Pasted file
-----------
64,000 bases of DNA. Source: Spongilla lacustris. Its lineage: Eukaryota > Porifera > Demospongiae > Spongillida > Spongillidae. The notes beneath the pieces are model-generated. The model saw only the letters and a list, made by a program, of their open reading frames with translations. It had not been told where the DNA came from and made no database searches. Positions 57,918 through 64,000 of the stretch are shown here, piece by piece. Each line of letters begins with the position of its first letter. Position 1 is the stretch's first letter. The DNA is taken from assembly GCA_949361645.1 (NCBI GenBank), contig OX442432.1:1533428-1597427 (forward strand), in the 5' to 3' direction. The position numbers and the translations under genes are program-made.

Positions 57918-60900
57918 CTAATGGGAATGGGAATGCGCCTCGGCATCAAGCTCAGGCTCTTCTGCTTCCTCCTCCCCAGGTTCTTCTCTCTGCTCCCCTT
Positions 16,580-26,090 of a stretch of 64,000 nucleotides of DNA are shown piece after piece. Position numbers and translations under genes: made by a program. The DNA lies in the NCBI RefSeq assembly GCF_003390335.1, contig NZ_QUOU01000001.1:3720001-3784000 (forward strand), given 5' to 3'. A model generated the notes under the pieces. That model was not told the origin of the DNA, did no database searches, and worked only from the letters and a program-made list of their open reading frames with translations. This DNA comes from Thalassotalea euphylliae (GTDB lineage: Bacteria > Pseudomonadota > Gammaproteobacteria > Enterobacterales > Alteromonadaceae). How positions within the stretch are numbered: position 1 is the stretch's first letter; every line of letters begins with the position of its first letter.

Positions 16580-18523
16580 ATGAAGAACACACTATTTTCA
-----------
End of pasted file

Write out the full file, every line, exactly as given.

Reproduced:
64,000 bases of DNA. Source: Spongilla lacustris. Its lineage: Eukaryota > Porifera > Demospongiae > Spongillida > Spongillidae. The notes beneath the pieces are model-generated. The model saw only the letters and a list, made by a program, of their open reading frames with translations. It had not been told where the DNA came from and made no database searches. Positions 57,918 through 64,000 of the stretch are shown here, piece by piece. Each line of letters begins with the position of its first letter. Position 1 is the stretch's first letter. The DNA is taken from assembly GCA_949361645.1 (NCBI GenBank), contig OX442432.1:1533428-1597427 (forward strand), in the 5' to 3' direction. The position numbers and the translations under genes are program-made.

Positions 57918-60900
57918 CTAATGGGAATGGGAATGCGCCTCGGCATCAAGCTCAGGCTCTTCTGCTTCCTCCTCCCCAGGTTCTTCTCTCTGCTCCCCTT
Positions 16,580-26,090 of a stretch of 64,000 nucleotides of DNA are shown piece after piece. Position numbers and translations under genes: made by a program. The DNA lies in the NCBI RefSeq assembly GCF_003390335.1, contig NZ_QUOU01000001.1:3720001-3784000 (forward strand), given 5' to 3'. A model generated the notes under the pieces. That model was not told the origin of the DNA, did no database searches, and worked only from the letters and a program-made list of their open reading frames with translations. This DNA comes from Thalassotalea euphylliae (GTDB lineage: Bacteria > Pseudomonadota > Gammaproteobacteria > Enterobacterales > Alteromonadaceae). How positions within the stretch are numbered: position 1 is the stretch's first letter; every line of letters begins with the position of its first letter.

Positions 16580-18523
16580 ATGAAGAACACACTATTTTCA